During wildfires, firefighters as well as civilians (either helping to calm the blaze or caught in the situation), can get so preoccupied with a specific fire line, that they may easily be surrounded and engulfed. Many people have burnt or succumb to injuries related to fire, smoke, etc. because they have not known what to do in this eventuality.Wildland firefighting agencies, like Working on Fire (WOF), invest a lot of experience, resources and time when training firefighters. Systems and processes, like annual refresher training (fire behaviour, physical fitness, firefighting techniques, etc.), keep these firefighters current and on top of their game. They go to great lengths to ensure that these brave men and women – who are willing to risk their lives to save another’s – are adequately equipped to continue fighting the good fight.But, no two wildfires are the same. A second wildfire might break out on a specific piece of land, but weather conditions, available resources, fuel load and time of day will never be an exact match.Wildland firefighting is not a copy-paste kind of job. Wildfires are unpredictable and it takes focus, strategy, teamwork, courage and the ability to stay calm and think clear in often unexpected situations.One such an “unexpected situation” occurs when a firefighter (or a civilian for that matter) finds him or herself trapped… surrounded by a wall of wildfire.Follow the guidelines below when faced with entrapment situation
What to do when your vehicle is trapped in by fire
- Do not panic. Stay calm and convince yourself that you will get out of the fire alive. Then, analyse the situation and identify ways to escape.
- Seek help. Raise an alarm to anyone close who might be able to offer assistance.
- Stay away from smoke. Many people who have burnt to death were actually caught by smoke first. If you inhale too much smoke, you can easily become unconscious, which means that you would not be able to move away from the fire or die from carbon monoxide poisoning.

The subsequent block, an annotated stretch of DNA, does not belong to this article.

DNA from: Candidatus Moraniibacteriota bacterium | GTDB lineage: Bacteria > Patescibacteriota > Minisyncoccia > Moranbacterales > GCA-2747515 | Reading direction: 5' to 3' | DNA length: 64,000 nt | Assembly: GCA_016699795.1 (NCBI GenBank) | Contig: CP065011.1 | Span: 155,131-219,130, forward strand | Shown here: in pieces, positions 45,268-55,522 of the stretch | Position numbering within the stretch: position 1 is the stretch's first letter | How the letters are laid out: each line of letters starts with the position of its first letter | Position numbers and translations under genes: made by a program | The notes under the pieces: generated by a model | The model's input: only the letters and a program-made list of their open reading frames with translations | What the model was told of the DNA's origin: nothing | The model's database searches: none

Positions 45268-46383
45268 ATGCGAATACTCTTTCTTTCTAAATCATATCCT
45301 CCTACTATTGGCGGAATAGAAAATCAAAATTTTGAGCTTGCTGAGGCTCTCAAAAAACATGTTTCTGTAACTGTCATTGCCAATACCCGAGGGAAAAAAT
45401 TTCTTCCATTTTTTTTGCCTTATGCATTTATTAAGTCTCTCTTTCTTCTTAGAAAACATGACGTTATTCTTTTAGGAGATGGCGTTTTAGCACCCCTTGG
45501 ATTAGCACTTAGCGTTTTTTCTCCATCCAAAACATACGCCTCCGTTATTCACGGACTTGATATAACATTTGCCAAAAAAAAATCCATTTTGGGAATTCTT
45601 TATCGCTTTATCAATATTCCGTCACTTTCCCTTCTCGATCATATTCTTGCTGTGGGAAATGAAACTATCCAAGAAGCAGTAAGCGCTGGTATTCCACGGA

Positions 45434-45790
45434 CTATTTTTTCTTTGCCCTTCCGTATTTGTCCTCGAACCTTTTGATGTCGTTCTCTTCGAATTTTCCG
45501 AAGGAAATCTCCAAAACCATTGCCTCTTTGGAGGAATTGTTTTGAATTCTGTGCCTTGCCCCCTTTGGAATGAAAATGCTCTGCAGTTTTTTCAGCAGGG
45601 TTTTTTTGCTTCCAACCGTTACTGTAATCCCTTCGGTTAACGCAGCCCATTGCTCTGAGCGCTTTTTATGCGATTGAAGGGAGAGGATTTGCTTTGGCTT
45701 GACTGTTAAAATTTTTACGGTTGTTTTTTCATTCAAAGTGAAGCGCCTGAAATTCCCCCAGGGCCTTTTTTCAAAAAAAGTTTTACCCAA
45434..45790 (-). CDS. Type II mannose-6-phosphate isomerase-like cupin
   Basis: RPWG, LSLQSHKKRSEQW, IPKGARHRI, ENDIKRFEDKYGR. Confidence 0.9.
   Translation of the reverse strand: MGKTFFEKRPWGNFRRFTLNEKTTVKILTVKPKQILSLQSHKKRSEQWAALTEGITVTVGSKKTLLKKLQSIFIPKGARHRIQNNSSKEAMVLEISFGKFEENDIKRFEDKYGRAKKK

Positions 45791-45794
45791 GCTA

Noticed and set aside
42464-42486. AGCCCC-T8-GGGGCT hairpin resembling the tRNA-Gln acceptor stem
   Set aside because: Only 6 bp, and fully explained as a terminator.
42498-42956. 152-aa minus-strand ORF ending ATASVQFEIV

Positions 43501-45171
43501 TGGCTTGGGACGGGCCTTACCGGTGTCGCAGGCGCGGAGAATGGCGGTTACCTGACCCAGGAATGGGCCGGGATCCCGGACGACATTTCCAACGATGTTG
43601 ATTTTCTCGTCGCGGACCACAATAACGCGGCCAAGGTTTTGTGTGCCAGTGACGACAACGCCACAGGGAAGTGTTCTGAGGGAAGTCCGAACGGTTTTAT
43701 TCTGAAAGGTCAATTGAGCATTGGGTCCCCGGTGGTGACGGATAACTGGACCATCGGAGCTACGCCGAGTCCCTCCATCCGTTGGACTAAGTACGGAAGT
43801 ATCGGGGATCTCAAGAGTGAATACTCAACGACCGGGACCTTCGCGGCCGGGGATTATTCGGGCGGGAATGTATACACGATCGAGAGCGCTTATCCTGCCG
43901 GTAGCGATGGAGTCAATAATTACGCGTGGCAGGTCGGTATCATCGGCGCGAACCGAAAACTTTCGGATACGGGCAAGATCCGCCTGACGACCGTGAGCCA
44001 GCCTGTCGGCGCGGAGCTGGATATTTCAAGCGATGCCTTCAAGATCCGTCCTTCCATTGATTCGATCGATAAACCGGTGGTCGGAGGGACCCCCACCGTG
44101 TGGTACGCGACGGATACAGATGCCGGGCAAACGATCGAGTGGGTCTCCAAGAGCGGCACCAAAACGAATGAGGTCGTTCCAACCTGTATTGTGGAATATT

- Study the fireline. Determine where the fire intensity is at its lowest and where there is less smoke. There will be more smoke in line with the wind direction than diagonally (90°) to the wind direction. Also take note of the type of vegetation – you could potentially take shelter in a culvert pipe if available.
- Prepare before running through a fire. Ideally, the area behind the fire line should be visible. If water is available, wet your clothes and your hands. Cover the exposed areas of your body, especially your hands and face. E.g. pull up your shirt’s collar and put on a visor. If you don’t have a visor, you can hold a branch with leaves, or a little bush in front of you. The branch will deflect some of the heat. Bend your head forward, but make sure that you can still see the route. Remember, there is little or no oxygen in and around a fire. So, before you go, inhale three times deeply, then one shallow breath which you hold while running through.
Should you ever find yourself in an entrapment situation, you can use the above tips to heighten the chances of survival – for both yourself and those with you.
- Stay calm and assess the situation.
- Decide whether you should run. If there is an escape route by foot apply the steps above to run through a fire. If not …
- Park your vehicle in an area clear of vegetation or close to an embankment away from road edge to reduce the heat.
- Close all vehicle windows and vents and put on the air conditioner.
- Cover yourself with any protective gear or clothes you can find and and lie on vehicle floor.
- Reassess the situation once the fire has moved past to see whether it is safe to leave the vehicle.